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When love turns into terror

The video of Baltimore Ravens player Ray Rice punching his fiancee in the face has some people asking why she stayed with and married him.
A crime spree that started in Richfield and ended in Edgecombe County over the weekend might contain the kernel of an answer. Julie Moody and Montannez Moody where scheduled to face each other in court Monday over a domestic violence protective order aimed at keeping him away from her. Instead, he forced his way into her home on Saturday, killed her sister and shot her aunt as Julie Moody hid in a closet with her infant twins. Then Montannez took off for another town where he kidnapped and raped a woman, holding her hostage for more than 8 hours. By Sunday, he was facedown in Edgecomb County, dead from a drug overdose.
Ray Rice is no Montannez Moody. But people who ask why women stay in abusive relationships have no clue about domestic violence and the dynamics of abusive personalities. Still, as one essayist at TIME said, the why-she-stays question is like asking a rape victim why she was out so late. Instead, everyone should be asking about the behavior of the abuser. Why did he hit her? What made him think that was OK?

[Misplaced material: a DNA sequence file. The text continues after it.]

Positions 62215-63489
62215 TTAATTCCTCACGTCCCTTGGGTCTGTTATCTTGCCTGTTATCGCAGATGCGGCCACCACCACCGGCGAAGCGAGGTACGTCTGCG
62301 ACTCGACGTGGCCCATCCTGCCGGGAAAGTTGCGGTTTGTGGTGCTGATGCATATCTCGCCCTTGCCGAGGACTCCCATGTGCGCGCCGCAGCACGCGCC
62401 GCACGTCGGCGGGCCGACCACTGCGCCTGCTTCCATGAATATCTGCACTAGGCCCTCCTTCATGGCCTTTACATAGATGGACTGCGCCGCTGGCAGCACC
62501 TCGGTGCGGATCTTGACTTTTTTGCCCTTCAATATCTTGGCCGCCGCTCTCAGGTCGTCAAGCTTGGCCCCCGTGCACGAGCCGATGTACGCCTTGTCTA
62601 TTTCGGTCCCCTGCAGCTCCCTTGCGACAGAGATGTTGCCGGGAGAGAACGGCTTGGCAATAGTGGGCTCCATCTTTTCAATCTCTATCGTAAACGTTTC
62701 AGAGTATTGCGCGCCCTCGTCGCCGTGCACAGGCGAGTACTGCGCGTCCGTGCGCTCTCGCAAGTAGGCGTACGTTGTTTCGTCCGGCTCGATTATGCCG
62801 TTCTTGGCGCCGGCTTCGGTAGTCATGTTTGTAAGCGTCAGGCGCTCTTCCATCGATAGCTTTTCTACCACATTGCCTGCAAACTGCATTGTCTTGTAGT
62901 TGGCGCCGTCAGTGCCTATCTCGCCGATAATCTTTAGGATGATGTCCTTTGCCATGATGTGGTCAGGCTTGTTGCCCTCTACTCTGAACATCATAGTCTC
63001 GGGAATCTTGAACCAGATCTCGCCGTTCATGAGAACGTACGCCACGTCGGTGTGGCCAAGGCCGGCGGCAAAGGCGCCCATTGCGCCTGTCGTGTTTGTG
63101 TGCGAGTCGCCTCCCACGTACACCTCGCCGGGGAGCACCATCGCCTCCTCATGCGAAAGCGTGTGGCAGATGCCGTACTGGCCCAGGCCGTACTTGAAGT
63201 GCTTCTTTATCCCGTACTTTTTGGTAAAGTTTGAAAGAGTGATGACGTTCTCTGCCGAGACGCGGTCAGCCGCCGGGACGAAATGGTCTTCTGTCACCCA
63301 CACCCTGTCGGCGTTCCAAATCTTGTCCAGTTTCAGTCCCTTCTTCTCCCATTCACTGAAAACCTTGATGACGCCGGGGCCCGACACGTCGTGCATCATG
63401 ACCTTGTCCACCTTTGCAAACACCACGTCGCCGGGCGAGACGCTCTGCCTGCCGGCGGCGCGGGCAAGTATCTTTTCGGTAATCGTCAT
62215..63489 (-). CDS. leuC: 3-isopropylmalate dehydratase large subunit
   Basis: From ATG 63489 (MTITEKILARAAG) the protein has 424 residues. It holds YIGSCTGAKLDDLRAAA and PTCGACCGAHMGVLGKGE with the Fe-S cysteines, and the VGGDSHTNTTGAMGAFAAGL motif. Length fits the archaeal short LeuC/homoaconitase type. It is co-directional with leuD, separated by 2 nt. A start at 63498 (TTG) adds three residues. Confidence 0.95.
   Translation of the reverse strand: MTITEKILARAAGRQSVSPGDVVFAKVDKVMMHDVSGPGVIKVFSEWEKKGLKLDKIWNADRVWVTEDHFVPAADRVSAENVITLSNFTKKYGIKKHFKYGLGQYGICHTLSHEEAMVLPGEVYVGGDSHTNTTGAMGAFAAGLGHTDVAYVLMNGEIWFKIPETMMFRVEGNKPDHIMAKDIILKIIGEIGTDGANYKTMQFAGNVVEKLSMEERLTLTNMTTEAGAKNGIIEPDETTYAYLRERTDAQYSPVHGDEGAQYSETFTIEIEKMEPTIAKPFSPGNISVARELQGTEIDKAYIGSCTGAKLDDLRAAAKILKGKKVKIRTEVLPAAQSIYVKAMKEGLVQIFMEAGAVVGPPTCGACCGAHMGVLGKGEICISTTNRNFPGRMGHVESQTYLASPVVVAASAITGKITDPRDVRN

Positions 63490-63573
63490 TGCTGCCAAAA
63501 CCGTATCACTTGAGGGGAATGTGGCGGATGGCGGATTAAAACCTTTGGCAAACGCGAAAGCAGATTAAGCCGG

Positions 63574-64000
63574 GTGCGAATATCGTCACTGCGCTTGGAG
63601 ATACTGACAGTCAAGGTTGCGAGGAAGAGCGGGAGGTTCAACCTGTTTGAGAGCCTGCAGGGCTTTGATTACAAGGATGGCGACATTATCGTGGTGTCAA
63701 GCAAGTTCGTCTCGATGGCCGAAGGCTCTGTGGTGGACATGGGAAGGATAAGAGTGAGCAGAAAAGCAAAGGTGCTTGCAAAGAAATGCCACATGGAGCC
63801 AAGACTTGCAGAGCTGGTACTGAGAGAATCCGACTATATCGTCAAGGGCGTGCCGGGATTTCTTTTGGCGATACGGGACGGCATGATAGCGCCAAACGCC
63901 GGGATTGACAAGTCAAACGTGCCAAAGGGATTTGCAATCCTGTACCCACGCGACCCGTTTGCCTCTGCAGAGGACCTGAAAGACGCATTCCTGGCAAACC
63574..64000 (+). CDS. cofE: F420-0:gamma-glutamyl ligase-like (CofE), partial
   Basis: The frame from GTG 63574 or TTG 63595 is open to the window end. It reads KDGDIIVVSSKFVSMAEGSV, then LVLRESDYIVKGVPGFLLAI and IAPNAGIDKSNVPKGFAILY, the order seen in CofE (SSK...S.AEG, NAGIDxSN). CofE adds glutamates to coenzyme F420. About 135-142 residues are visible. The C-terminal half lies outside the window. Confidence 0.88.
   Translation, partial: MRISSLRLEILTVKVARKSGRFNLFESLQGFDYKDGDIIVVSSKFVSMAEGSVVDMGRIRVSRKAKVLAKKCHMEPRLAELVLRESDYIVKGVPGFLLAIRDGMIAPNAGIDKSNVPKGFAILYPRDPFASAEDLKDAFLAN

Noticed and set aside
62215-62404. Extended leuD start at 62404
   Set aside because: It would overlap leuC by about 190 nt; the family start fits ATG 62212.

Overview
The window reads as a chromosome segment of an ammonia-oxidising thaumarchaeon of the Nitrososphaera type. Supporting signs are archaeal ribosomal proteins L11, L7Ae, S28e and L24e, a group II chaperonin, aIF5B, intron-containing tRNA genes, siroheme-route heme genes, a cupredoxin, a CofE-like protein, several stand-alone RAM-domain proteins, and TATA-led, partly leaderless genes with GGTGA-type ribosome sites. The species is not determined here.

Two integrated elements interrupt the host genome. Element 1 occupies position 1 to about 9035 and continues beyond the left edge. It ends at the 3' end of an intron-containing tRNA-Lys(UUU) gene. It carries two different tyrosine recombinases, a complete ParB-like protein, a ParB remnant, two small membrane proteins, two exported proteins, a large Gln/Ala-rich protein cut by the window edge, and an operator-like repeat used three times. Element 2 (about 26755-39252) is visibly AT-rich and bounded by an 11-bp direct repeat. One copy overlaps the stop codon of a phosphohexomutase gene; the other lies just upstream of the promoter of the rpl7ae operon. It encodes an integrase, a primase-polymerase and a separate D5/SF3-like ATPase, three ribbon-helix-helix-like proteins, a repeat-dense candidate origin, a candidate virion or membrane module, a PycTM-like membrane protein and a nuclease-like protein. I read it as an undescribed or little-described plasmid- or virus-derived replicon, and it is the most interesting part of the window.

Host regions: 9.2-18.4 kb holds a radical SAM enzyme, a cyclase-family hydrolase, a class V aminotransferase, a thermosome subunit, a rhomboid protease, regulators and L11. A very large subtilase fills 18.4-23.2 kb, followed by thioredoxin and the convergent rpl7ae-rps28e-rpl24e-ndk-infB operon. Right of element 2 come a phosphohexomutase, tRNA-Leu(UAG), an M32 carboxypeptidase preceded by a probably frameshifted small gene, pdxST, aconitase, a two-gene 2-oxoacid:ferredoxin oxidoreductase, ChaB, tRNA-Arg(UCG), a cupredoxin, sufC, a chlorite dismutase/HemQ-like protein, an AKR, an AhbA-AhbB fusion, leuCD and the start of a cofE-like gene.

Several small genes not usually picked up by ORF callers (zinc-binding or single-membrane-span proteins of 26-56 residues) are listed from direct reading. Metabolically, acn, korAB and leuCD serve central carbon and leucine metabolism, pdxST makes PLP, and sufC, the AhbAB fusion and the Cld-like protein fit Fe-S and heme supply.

Rice’s wife, Janay Palmer, does not appear to be getting any satisfaction from seeing him publicly shamed and booted from the career of his dreams — and perhaps hers.
While the Rice case dominates the national news, the local story involving the Moody couple carries a more important and potentially dangerous message. One reason women don’t leave abusive relationships is fear of what their partner will do. Now they have a fresh example of the terror an abusive spouse can commit in response to legal action.
Retaliation is no myth. It is why battered women’s shelters strive to keep their locations confidential, why abuse victims want to keep their own whereabouts unknown. Abuse is about control, and a battered spouse who walks out obviously is no longer under control.
Women who want to escape an abusive relationship can call the Family Crisis Council of Rowan County for an understanding listener, counseling and access to the Battered Women’s Shelter. The council has a strong record of helping and protecting victims. Call 704-636-4718. The hotline operates 24/7.
Meanwhile, the rest of us can take our cue from the National Domestic Violence Hotline. Among its tips for helping abuse victims are these two to keep in mind:
• Acknowledge that they are in a very difficult and scary situation; be supportive and listen.
• Be non-judgmental.

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